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What's New in Visual Basic 9.0? Part 2 : Page 3

The release of Visual Studio 2008 updates Visual Basic to version 9.0, with several key language enhancements and LINQ support. Part Two of this series will walk you through VB 9's new LINQ support features and other time-saving enhancements.

The previous section showed you how to use LINQ to retrieve data from a dataset. A much easier way is to use LINQ to SQL, which allows you to access SQL databases directly.

First, add a new item to your project. Select the Data category and then the LINQ to SQL Classes template. Use DataClasses1.dbml as your default name.

In Server Explorer, establish a connection to the desired database and drag and drop the desired table onto the DataClasses1.dbml page.

Visual Studio 2008 creates a new class called DataClasses1DataContext (which derives from DataContext). This class allows you to programmatically connect to (and access) the authors table. This class is found in the DataClasses1.designer.vb file.

To use LINQ to retrieve the rows in the authors table, first create an instance of the DataClasses1DataContext class:

        Dim dataContext As DataClasses1DataContext = _
           New DataClasses1DataContext()
Then, use LINQ to select the required rows:

        Dim allAuthors = From a In dataContext.authors _
                         Select a
Finally, print out the individual fields by accessing them directly via the various properties:

        For Each a In dataContext.authors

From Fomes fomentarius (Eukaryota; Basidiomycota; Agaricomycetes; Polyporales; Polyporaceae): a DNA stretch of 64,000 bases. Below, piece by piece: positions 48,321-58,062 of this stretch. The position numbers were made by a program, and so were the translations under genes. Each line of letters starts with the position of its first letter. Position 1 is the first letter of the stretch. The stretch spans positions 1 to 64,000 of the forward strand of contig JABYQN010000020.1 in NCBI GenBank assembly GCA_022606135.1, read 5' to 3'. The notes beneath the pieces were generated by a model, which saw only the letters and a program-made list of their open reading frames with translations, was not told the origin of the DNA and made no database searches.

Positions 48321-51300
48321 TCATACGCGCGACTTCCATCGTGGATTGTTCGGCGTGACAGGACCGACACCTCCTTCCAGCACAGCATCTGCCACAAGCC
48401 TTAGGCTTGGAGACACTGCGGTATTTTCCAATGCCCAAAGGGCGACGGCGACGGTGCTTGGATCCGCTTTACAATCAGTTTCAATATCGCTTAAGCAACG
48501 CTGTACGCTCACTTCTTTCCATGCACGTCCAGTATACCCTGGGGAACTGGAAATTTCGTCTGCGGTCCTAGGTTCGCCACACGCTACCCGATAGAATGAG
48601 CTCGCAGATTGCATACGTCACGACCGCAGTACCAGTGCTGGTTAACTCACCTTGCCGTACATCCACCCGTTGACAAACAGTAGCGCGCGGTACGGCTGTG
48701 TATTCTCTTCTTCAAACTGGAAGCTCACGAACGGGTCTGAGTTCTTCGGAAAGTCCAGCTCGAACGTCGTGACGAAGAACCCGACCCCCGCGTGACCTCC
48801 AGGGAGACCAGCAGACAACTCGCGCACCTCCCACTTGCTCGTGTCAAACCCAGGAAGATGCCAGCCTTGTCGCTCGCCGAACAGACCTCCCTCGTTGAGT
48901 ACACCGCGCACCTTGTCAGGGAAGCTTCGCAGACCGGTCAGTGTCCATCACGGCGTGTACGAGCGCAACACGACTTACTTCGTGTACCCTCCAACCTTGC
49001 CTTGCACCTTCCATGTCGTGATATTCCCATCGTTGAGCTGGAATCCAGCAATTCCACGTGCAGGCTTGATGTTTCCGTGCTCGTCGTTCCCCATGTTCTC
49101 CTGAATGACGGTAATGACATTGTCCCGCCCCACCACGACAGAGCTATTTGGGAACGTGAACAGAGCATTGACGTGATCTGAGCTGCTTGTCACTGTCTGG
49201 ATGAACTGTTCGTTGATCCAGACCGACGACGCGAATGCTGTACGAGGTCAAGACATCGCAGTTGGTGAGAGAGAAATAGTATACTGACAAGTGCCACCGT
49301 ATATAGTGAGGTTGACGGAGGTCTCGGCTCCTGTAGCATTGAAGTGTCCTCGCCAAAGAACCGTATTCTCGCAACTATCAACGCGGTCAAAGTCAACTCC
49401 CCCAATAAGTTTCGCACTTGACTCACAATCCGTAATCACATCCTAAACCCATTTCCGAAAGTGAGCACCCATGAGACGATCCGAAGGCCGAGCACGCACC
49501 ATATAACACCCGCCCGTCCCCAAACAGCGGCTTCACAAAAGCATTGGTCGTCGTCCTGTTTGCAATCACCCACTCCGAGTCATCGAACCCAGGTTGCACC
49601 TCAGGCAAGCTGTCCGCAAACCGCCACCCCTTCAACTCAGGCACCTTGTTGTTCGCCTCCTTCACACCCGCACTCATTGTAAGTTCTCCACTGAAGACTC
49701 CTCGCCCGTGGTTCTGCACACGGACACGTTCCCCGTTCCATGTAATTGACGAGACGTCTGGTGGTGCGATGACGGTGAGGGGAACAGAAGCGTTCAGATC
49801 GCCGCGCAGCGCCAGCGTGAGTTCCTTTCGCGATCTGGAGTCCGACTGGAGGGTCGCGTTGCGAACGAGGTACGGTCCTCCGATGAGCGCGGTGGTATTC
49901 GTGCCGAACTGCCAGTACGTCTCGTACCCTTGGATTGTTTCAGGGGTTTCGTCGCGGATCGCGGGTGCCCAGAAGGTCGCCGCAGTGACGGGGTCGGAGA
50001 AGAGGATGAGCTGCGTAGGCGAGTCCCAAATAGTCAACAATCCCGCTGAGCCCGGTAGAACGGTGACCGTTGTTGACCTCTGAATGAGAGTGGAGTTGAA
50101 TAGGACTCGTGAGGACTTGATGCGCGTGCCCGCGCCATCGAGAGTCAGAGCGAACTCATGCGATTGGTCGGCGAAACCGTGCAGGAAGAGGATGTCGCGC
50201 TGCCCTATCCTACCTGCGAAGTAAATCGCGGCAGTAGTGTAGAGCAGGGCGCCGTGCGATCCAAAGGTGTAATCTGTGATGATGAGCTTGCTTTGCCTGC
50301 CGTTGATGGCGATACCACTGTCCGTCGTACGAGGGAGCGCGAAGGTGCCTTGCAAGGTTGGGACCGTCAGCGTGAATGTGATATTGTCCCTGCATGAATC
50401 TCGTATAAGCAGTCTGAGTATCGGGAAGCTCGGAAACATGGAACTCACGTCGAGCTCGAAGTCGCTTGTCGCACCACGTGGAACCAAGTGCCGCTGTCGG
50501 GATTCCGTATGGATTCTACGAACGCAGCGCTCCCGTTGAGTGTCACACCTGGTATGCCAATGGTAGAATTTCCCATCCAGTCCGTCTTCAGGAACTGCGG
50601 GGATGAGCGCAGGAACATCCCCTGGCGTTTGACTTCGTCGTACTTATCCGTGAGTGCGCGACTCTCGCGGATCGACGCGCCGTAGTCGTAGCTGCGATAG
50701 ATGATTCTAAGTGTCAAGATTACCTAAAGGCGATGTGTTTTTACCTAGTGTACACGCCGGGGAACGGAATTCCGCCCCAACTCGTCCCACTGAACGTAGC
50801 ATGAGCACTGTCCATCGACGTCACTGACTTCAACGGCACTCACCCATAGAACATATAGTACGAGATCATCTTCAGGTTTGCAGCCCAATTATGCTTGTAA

Console.WriteLine("{0} - {1}, {2}", _
               a.au_id, a.au_fname, a.au_lname)
To retrieve all authors living in Utah and then bind the result to a DataGridView control, use the following statements:

        Dim dataContext As DataClasses1DataContext = _
           New DataClasses1DataContext()

        Dim allAuthors = From a In dataContext.authors _
                         Where a.state = "UT" _
                         Select a

        '---bind to a datagridview control---
        DataGridView1.DataSource = allAuthors
Another very cool capability of LINQ is its ability to manipulate XML documents. For example, if you want to create an XML document by hand, you can use the following code snippet in Visual Studio 2008:

    Dim library As XElement = _
                <Title>Professional Windows Vista Gadgets Programming</Title>
                <Title>ASP.NET 2.0 - A Developer's Notebook </Title>
                <Title>.NET 2.0 Networking Projects</Title>
                <Title>Windows XP Unwired</Title>
To save the xml document to file, use the Save() method:

To perform querying on the XML document, load the document from file and then use LINQ to XML:

        Dim LibraryBooks As New XDocument
        LibraryBooks = XDocument.Load("Books.xml")

        Dim OReillyBooks As IEnumerable = _
           From b In LibraryBooks.Descendants("Book") _
           Where b.Element("Publisher") = "O'Reilly" _
           Select b.Element("Title").Value

        For Each book In OReillyBooks
The above code will generate the following output:

ASP.NET 2.0 - A Developer's Notebook
Windows XP Unwired

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